Wednesday, May 20, 2020
Editor’s Note: Pastor Scott Peterson continues to share devotions from some of his favorite authors
The First Shall Be Last
by Gracia Grindal
“Revelation’ was my reward for sitting in the doctor’s office. Mrs. Turpin I found in there last fall. Mary Grace I found in my head, doubtless as a result of reading too much theology”.Flannery O’Connor
By all accounts O’Connor’s greatest short story, one of the best of all short stories, is “Revelation.” It is the story of a middle-aged woman named Mrs. Turpin whom we first meet in the doctor’s office with her husband who has a bad leg. As she is waiting in the office, she notices a young student, Mary Grace, reading a book called Human Development. Mrs. Turpin notices the glum expression on Mary Grace’s face and wishes she would smile. Mary Grace glowers back. Mrs. Turpin then occupies herself in innocent chatter about who is better: white trash, blacks or her. She is fairly clear about where she stands in relation to everyone else, but she is not sure about some others.
Her pious prattle finally exasperates Mary Grace so much that she throws her book at her and calls her “an old wart hog out of hell.” The epithet is so wounding to Mrs. Turpin that she faints. But she spends the next few days fussing about it. Finally, standing in the pig yard, feeding the hogs, she has a vision of heaven which further shakes her confidence that she is better or worse than white trash or the blacks.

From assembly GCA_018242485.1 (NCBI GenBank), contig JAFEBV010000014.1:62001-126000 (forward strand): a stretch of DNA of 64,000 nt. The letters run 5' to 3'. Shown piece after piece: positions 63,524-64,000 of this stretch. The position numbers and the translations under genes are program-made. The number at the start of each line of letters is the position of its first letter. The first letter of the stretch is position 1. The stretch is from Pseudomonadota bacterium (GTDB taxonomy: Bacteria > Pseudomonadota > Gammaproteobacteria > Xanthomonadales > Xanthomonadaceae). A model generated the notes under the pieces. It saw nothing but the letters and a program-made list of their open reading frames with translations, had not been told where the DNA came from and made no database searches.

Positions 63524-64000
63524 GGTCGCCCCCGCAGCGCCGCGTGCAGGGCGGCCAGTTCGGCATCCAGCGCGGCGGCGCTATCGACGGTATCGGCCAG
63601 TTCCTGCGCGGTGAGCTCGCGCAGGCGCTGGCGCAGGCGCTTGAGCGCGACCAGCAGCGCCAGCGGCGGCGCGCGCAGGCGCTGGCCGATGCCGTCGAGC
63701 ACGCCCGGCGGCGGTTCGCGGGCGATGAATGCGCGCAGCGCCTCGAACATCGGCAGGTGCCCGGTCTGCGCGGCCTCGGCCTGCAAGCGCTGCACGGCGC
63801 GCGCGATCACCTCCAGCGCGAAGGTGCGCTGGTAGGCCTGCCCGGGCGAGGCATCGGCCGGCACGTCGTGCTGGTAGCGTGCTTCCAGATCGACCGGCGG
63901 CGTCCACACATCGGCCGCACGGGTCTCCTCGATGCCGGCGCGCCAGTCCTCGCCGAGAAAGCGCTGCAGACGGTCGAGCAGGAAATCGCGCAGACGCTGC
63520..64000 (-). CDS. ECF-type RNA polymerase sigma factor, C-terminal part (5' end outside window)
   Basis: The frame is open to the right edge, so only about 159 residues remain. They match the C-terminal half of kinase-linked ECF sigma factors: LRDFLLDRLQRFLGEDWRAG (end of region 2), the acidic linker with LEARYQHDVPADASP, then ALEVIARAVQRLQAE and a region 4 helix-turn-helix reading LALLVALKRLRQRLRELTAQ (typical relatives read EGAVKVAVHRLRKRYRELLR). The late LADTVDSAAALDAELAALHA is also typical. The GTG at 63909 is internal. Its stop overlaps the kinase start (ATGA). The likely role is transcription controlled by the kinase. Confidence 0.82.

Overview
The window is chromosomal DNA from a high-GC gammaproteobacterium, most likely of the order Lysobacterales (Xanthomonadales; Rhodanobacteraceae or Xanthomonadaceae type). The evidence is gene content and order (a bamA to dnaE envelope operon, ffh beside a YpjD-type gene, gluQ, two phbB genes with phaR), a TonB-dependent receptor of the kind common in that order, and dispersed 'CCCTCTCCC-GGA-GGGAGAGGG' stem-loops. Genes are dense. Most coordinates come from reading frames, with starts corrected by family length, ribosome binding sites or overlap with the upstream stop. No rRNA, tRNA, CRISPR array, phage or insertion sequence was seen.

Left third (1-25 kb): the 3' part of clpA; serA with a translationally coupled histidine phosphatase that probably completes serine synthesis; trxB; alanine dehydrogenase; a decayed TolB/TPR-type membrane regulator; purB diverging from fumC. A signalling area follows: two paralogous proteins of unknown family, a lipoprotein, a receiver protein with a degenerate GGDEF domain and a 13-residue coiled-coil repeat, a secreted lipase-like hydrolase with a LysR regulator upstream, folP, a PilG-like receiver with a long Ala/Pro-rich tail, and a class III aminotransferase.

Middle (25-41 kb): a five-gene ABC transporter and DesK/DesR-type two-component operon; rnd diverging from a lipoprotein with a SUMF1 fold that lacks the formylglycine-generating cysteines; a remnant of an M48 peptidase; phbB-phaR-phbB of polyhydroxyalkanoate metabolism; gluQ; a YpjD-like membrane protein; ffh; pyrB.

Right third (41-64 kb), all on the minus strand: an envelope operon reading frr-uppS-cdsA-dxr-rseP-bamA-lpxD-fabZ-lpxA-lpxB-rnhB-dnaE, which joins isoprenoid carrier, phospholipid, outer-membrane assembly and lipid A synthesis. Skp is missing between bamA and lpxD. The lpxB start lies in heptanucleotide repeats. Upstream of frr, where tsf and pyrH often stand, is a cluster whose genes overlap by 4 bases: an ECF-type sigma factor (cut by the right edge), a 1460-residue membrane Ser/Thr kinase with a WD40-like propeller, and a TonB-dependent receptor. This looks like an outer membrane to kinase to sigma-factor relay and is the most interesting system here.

She sees the saints marching into heaven, and leading the group, she sees blacks, followed by white trash and then, finally, her group. As they are marching in, their distinguishing marks are being washed away.
The story is funny and quite to the point. What it does is enflesh further the story of the banquet where the first are made last, and the last, first. There is a bracing rightness to the story. But most shocking, and then most comforting, is the picture of the saints losing their individual features.
Sometimes we do weary of each other and humorously regret having to spend eternity with each other as well. But God promises to change us and make us new. Heaven is the promise of redemption and salvation to all. With that promise comes radical newness and change- bad news and good news all at once. Finally, a revelation most gracious and moving.
”There will be weeping and gnashing of teeth when you see Abraham and Isaac and Jacob and all the prophets in the kingdom of God, and you yourselves thrown out. Then people will come from east and west, from north and south, and will eat in the kingdom of God. Indeed, some are last who will be first, and some are first who will be last” (Luke 13:28-30).
FLANNERY O’CONNOR (1925-1964) was born in Milledgeville, Georgia. In 1945, after graduating from Georgia College in Milledgeville, she attended the writing school at the University of lowa, where she earned a Master’s in Fine Arts. She began working in a writing colony near Saratoga Springs, New York, where it became apparent that she had a major talent. In 1950, she was diagnosed with lupus and moved back home to Georgia. She lived with her mother on the family farm until her premature her death at 39. She wrote two novels and thirty-two short stories.
A devout Catholic all her life, she was conversant with most of the theology of the day, but she did not write theology. Fiction was her gift and she used it to show what happens to people in the secular culture when grace smashes into their lives. This shocked many people who did not approve of her violent picture of the faith. She regarded their criticism with good humor and a wry distance.
The writing of Flannery O’Connor inspired these devotions written by Gracia Grindal, Professor Emerita of Luther Seminary, where she taught July 1984 – June 2013.